The other interesting thing about Lenz is the way he brings out people's Manichaean tendencies. Most of the other characters in the books seem to provoke some level of sympathy from readers. Indeed, the way a character like Gately is written seems calculated to make you care about and root for him, despite the fact that he was directly responsible for more than one man's death and allowed another to die because of his cowardice and addiction. But Lenz is an exception: a lot of the discussion of him takes for granted that he is some kind of pure evil, in contrast to the complex and conflicted characters that populate the rest of the book.

This, to me, is not the point of Lenz's character at all. I see him as a necessary complement to the Gately character, a man who has to be seen as occupying the same continuum of addiction as all the other Ennet House residents. If we only had Gately, the story would be too simplistically uplifting: it doesn't matter that your mom was a drunk who got beaten everyday, or that you're a serious Demerol addict with no real prospects--just Take It One Day At A Time and you'll be OK! The point of Lenz, it seems to me, is that not everyone escapes from the various personal and social traumas that lead us to destroy ourselves. Not because they are weak or evil people, but because the self-destructive force of addiction and trauma are so great. In a different way, Poor Tony is an example of this too--and I don't think it's an accident that he and Lenz are together in their last scene. To put it another way, it seems to me that the only way to fully sympathize with, and Identify with, Don Gately, the only way to fully appreciate the difficulty of his struggle, is to recognize that any of us could, under a certain set of circumstances, be pulled as low as Randy Lenz.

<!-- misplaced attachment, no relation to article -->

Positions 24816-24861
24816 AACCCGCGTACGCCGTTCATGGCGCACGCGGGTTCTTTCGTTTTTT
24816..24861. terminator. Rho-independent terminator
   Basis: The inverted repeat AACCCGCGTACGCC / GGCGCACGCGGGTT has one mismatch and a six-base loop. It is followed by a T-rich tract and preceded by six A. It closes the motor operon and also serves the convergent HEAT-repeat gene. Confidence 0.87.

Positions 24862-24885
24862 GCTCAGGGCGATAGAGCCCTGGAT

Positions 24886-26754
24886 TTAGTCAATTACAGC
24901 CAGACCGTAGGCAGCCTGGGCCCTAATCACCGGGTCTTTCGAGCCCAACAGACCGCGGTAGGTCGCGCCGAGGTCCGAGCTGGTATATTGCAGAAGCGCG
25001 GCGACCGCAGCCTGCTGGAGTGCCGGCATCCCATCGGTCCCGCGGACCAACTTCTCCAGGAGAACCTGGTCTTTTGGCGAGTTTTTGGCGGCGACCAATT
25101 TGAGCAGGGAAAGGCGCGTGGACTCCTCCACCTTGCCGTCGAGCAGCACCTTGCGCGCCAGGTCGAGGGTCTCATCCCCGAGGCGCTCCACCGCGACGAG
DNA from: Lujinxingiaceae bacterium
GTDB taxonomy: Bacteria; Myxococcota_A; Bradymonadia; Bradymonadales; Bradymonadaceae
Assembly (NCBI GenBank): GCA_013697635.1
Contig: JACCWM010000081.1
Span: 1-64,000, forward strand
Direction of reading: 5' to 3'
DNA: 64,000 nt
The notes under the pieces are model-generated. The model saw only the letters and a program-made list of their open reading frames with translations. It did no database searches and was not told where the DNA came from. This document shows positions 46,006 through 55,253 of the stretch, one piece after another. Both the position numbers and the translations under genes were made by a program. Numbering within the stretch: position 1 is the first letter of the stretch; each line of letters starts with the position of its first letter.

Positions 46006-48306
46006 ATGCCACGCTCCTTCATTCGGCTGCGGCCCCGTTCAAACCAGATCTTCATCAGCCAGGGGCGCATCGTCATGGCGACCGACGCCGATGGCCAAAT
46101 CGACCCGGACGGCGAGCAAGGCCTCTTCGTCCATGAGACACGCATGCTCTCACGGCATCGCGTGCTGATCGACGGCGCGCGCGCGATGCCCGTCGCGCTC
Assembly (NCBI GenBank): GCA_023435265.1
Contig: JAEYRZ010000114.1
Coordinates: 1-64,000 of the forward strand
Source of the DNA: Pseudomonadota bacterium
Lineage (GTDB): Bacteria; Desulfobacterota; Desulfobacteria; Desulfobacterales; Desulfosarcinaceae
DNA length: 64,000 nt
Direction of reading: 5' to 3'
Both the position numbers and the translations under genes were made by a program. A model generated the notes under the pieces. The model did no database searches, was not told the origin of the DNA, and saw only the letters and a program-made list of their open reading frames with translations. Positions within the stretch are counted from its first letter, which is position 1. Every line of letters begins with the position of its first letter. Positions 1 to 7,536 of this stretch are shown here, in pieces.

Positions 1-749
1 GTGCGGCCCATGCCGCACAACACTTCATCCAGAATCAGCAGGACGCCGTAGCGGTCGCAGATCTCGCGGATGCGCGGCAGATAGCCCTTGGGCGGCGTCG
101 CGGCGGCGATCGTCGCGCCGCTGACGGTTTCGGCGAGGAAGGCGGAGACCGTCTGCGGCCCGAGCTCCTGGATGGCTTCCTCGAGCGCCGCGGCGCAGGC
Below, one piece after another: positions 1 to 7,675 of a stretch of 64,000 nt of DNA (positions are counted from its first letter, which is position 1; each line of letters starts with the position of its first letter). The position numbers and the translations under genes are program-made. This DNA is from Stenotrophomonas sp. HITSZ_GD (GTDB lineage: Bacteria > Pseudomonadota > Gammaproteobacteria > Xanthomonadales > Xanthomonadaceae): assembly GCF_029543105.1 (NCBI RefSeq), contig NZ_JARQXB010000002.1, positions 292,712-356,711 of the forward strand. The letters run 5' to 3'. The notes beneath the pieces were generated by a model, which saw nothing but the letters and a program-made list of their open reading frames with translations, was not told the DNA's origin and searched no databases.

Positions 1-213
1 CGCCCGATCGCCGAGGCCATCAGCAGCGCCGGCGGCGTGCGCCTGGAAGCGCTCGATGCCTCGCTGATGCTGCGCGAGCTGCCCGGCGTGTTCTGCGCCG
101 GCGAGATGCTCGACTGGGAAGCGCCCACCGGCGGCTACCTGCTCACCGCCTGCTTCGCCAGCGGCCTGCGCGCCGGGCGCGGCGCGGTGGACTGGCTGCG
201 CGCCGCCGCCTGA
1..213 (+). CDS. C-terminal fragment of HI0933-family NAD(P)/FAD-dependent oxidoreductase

Infinite Jest isn't the best book I've ever read, but it is one that will stay with me. I was going to write that I found it more emotionally affecting than other things I've read lately, but that isn't quite right. What it is, is emotionally challenging. That's what really makes it a different kind of "big book" from, say, Gravity's Rainbow or Ulysses, which are primarily intellectual challenges.  This is a book that really made it hard to maintain a pose of emotional detachment or ironic distance--which, in these times, is a real achievement.

Leave a Response